Jews must try to understand the Holocaust. The Holocaust is part of the fabric of Israel, Jewish identity, Jewish being.  But who can say that they really understand?  Understanding the Holocaust is beyond our reach, but yet we must try.

I’ve been taking a 2-part course given by Tel Aviv University and Yad Vashem on the Holocaust.  Actually this is my second time around, the first time a couple of months ago.  The course is an excellent one.  If you want to remember the Holocaust, and you should, but you hardly know anything about it, so what’s the point in remembering something you do not know about in the first place.  Here is a link to start you off:

I’ve learned a lot about myself and my family in taking this course:

My father’s parents, Bertha and Morris Jarmelofsky came from an urban area in the Ukraine near Kamianets-Podilskyi.  Kamianets-Podilskyi was occupied by Germany on July 11, 1941.  One of the first and largest Holocaust mass-murder events occurred on 27–28 August, 1941.  In those two days, 23,600 Jews were killed.   The Kamianets-Podilskyi massacre was the first mass action in the "final Solution" of the Germans.  Eyewitnesses reported that the perpetrators made no effort to hide their deeds from the local population.  I wonder how many Jarmelofsky’s were slaughtered then.

 In Israel, remembering the Holocaust is a big deal.

It is a national holiday.  In the evening before, all businesses are closed.  I got off the train at about 8 o’clock and Nahariya was like a ghost town, deathly quiet.

The next morning at 10 o’clock, the sirens wail for 2 minutes; traffic comes to a halt and people get out of their cars and bow their heads.

I was at home and looked out the window.  This is what I saw and felt:

“The siren sounded at 10 o’clock.

I stood by the open window, 
Peering into the street.
A balding young man in a black t-shirt; his head. bowed.
A woman holding a toddler; She bowed her head.
Another woman, child in hand, her head bowed.
The street cleaner stood still; he had stopped sweeping.
I stood, remembering, a tear ran down my cheek”.

There is a lot of talk about how intolerance and hate speech promulgated by politicians and the Church was responsible for the Holocaust. On one level this kind of touchy-feeling talk is supposed to arouse your sensitivity regarding humanity and social justice. But the core of the Holocaust, the nitty-gritty was the killing sites.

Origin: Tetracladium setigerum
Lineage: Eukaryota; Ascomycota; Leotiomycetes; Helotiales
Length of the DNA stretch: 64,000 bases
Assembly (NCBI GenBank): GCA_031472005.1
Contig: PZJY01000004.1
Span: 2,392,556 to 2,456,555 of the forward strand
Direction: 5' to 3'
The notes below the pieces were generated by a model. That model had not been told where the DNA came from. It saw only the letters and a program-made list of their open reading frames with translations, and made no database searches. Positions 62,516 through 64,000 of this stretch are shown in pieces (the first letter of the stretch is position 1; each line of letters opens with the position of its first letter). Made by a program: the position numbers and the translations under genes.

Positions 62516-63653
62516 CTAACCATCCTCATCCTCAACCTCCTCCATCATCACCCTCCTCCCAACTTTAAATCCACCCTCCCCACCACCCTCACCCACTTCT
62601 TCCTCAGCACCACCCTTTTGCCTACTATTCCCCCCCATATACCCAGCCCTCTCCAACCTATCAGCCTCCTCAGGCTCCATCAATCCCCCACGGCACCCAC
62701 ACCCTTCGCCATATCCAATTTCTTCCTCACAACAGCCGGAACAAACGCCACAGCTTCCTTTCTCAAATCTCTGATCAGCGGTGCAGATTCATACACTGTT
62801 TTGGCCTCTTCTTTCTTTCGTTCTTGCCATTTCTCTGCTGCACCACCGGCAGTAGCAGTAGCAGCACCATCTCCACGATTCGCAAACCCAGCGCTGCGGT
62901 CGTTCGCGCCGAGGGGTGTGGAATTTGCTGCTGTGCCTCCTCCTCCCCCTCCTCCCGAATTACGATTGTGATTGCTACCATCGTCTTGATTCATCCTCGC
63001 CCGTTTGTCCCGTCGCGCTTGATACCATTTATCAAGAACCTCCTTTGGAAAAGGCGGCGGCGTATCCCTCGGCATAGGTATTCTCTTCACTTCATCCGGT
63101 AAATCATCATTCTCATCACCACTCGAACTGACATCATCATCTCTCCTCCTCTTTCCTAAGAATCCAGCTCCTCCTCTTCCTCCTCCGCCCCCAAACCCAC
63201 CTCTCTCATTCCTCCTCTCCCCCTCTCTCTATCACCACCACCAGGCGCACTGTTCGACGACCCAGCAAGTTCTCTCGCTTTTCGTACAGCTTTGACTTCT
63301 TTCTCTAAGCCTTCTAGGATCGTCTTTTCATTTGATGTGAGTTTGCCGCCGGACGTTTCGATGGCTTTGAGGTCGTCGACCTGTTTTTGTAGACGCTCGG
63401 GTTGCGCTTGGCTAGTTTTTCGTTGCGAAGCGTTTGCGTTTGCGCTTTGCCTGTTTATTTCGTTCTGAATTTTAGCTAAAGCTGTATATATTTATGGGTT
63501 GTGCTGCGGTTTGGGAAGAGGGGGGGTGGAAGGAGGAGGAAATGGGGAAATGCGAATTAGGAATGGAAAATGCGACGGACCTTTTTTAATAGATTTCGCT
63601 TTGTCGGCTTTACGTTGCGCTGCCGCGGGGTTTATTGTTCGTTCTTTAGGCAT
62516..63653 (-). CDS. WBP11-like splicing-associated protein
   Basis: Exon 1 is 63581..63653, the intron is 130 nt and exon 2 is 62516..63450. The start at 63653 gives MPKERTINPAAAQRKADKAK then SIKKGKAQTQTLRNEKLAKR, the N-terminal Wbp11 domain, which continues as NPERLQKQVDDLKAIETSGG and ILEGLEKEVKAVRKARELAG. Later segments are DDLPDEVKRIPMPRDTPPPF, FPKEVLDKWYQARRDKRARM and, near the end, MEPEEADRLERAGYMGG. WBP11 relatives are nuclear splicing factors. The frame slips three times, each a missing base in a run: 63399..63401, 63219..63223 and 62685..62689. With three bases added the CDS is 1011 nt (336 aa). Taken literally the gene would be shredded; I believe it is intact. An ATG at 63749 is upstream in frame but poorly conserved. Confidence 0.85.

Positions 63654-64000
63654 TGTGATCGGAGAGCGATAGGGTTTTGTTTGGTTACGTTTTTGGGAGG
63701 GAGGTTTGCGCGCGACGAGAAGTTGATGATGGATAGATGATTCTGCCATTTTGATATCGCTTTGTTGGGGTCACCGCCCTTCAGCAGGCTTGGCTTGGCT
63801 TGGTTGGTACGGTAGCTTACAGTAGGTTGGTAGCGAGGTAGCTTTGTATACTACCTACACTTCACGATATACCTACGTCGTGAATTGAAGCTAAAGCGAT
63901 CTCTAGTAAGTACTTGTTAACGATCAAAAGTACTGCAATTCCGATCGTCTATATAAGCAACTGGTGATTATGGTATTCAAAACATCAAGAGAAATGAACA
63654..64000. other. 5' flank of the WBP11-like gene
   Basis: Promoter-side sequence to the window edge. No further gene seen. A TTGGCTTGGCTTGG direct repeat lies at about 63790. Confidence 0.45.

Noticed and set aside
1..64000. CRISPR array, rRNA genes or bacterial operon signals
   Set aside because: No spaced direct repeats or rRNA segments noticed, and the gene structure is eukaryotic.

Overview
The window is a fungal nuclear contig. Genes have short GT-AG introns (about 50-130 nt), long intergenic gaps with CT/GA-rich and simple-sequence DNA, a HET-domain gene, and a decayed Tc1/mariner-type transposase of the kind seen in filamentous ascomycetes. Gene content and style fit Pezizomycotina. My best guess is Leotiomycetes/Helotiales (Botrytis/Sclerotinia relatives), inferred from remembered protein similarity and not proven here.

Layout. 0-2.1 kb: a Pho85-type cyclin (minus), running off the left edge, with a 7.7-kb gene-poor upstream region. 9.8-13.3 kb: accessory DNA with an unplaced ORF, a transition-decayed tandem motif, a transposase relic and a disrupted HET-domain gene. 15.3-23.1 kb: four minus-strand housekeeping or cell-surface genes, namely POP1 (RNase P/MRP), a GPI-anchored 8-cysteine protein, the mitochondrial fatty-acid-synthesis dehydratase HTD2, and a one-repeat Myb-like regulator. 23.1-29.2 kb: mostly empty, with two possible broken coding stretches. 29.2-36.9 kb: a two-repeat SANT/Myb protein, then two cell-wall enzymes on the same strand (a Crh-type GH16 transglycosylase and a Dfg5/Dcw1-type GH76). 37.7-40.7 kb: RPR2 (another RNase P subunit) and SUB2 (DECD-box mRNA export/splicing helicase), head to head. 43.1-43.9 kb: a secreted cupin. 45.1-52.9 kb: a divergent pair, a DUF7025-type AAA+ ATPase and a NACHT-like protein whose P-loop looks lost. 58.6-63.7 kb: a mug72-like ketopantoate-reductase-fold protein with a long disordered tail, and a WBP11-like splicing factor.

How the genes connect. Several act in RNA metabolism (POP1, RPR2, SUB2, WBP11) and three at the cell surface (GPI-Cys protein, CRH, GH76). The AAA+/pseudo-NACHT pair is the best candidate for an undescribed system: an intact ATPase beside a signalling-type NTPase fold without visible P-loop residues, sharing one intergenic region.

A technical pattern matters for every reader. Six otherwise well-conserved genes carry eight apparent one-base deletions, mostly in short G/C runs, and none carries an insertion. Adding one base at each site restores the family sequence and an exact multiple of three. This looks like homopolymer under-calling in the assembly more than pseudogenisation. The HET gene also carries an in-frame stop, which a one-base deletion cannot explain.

The story of the Holocaust is not only about death camps. The killing sites did not start with gas chambers. Gas chambers started in 1942.  It started with shooting pits where more than two million Jewish men, women and children were shot to death, an efficient although primitive way of killing.  Don’t think it was only the SS that pulled the triggers.  The regular German army, the Wehrmacht, and local collaborators were right up there with the Einsatzgruppe SS.

There were six death camps: Chemlo, Treblinka, Sobibor, Belzec, Majdanek and Auschwitz.

Below are excerpts from a lesson in the second part of the course, dealing with everyday life in Auschwitz; it is quite telling:

“One of the elements of dehumanization in the camp and an endless source of suffering for the prisoners was the terrible sanitary conditions.

From the beginning, subjection to filth was an aspect of the survivor's ordeal. In Nazi camps, especially, dirt and feces were permanent conditions of existence.

We rarely bathed. It was extraordinary to bathe in Auschwitz.

We didn't know what tooth brush was. There were no undergarments, not a single item of underwear.

Women lost their periods. Under those conditions, we didn't regret it. It was even a good thing, because there was no basic hygiene.

No underwear, no sanitary pads. Imagine conditions in which a woman can't take care of her hygiene. It was suffocating. Living in filth, which was a constant physical aspect for the bodies of the prisoners, deeply wounded the psyche as well and highlighted a lack of distinction between body and spirit, a fusion that symbolized the experience of life in the camps”.



I don’t know what to take away from all of this: it is beyond my capacity to fully appreciate, and “appreciate” is not an appropriate descriptor – “understand” is much more suitable. The scope and scale of the horror of the Holocaust is overwhelming.  However if I keep on trying, I will approach understanding, but I will never really get there.  Neither will you.